An artwork depicting how Alzheimer's Disease has confined one of her relatives has earned Bendigo artist Prue Wilkinson the people's choice award at the 2020 Top Arts exhibition.
Prue, who graduated from Girton Grammar School in 2019, painted the work as part of her VCE assessment.
It was then included in the Top Arts exhibition at the National Gallery of Victoria at the start of last year. The COVID-19 pandemic saw the exhibition extended until this year, when Prue was recognised with her award.
Titled Cage of Confusion, the portrait is of the father of Prue's aunt who has Alzheimer's Disease.
Prue said the work took her three weeks and is part of a series of works.
"There are three paintings on the same scale, each work took three weeks," she said. "Part of the theme was confinement. This was the confinement one of my relatives who had Alzheimer's. I spent a fair amount of time at Bupa where he is staying, speaking with his wife and people who affected by (the disease) as well as him.
"I could see how he was confined in body, his expression of being scared and lost confronting but it's something we need to talk about."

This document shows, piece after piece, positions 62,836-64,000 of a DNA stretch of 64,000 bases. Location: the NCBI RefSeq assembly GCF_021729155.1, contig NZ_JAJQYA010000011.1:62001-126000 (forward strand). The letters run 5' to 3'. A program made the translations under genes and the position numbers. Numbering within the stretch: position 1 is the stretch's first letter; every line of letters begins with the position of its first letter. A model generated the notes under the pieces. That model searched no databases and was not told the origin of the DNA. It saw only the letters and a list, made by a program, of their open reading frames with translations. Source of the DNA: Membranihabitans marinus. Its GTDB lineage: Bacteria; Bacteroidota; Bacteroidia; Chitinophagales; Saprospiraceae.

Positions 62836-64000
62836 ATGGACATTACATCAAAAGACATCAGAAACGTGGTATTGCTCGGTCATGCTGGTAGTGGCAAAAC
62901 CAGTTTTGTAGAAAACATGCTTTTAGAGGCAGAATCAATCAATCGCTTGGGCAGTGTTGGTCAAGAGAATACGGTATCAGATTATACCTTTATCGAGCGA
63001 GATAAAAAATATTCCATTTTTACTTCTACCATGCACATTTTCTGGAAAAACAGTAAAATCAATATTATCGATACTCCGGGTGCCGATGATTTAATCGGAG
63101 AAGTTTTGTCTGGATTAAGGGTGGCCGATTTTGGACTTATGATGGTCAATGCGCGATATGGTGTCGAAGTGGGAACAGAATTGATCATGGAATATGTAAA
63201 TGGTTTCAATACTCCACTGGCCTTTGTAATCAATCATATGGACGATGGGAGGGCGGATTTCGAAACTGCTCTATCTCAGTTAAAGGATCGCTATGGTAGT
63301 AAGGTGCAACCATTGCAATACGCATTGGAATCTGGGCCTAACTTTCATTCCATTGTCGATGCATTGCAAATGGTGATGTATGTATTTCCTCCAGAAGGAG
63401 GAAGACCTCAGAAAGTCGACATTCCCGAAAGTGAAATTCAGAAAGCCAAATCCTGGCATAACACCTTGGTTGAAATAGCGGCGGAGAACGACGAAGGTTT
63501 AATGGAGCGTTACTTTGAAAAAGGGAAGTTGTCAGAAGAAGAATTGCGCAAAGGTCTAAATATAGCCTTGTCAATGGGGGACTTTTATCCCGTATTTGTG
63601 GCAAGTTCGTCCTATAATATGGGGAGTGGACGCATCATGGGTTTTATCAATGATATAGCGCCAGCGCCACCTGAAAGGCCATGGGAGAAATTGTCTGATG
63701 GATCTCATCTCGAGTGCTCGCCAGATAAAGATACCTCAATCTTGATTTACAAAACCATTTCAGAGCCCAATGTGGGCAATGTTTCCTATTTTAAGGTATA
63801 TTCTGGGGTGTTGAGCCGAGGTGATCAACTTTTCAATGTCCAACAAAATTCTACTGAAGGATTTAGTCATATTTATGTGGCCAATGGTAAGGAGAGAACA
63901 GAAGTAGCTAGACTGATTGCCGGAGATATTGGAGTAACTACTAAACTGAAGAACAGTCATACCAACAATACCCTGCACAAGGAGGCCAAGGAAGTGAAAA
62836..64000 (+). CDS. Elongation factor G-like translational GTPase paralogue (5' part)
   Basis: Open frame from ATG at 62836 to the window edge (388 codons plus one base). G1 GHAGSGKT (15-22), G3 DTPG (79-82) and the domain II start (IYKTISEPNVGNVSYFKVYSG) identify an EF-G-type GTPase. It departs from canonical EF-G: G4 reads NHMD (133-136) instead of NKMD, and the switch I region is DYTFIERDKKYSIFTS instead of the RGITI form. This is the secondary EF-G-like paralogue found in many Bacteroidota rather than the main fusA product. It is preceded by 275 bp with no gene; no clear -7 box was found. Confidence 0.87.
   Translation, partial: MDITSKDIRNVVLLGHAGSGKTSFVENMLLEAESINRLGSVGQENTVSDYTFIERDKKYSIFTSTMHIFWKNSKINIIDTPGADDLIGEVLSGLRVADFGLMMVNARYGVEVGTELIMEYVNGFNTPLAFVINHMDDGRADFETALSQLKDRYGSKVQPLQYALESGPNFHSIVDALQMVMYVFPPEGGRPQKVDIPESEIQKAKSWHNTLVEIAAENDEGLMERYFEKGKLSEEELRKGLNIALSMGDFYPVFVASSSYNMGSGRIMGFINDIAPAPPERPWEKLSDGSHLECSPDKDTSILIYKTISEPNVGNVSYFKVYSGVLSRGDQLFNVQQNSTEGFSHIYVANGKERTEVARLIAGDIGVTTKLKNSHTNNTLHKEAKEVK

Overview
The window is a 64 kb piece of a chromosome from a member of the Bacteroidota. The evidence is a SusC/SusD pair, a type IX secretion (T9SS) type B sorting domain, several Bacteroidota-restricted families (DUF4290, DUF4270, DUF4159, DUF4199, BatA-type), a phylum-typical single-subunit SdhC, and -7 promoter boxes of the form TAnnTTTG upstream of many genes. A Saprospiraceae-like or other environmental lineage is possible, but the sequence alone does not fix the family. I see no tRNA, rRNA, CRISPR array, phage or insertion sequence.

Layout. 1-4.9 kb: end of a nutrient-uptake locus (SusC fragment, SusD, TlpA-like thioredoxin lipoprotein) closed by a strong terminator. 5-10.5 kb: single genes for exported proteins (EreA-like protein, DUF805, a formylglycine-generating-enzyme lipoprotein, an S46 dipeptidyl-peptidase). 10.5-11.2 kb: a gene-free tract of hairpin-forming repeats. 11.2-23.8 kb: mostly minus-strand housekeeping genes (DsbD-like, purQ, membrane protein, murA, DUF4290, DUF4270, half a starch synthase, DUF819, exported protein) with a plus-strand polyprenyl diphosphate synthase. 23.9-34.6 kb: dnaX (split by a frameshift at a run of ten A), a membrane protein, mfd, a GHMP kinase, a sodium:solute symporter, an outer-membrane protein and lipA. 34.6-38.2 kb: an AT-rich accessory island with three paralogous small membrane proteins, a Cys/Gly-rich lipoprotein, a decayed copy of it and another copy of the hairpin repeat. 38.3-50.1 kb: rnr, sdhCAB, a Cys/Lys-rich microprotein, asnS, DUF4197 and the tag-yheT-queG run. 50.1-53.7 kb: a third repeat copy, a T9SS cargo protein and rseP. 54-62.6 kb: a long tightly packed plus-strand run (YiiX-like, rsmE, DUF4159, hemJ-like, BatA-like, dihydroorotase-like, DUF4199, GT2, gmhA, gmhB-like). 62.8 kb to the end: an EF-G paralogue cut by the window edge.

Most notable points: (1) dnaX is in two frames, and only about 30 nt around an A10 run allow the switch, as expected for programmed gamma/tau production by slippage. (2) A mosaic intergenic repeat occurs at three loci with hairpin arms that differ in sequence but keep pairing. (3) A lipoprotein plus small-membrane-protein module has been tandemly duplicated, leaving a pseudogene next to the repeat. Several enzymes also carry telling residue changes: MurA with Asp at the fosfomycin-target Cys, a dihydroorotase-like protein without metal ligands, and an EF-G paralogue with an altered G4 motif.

Prue said while the image can be confronting to people, it also connected with people.
"I think a lot of people in some way can connect to it," she said. "The painting itself is really confronting. You can't say visually pleasing but it's something you have to read into. Once (you do), you can understand why it looks the way it does.
"The NGV did story with me and the painting last year and a lot of people commented how much affected them. That realness is what connects people and helps people empathise with it."
Now 19 and studying fine arts at RMIT, Prue said she has enjoyed painting since she was young but stressed it was not a natural talent.
"The moment I realised (painting) was something I really love to work hard at was when I was in primary school," she said. "I have still got drawings and paintings my family have kept that shows how much dedication and work I wanted to put in to art. It's not necessarily a talent. If you enjoy something and really love something, of course you will do it all the time and get better at it.
"I love how it puts me in my own little bubble, I can stay in my studio space for days on end."
Her passion for art meant Prue was always going to pursue it.
"I started (my RMIT) course because I knew it was something I loved and I would regret doing anything else," she said, "In that sense, I want to keep learning about art as long as can and see what path it takes me down.
"For people going into VCE or trying to decide on what they want to study, the message I want to reiterate is to do what you enjoy doing.
"There might be a stigma doing something in arts because it's not considered financially stable. I had a lot of people say 'what's my plan B". But it's a matter of how you measure success. If you spend every day of your life doing what you love, that's success."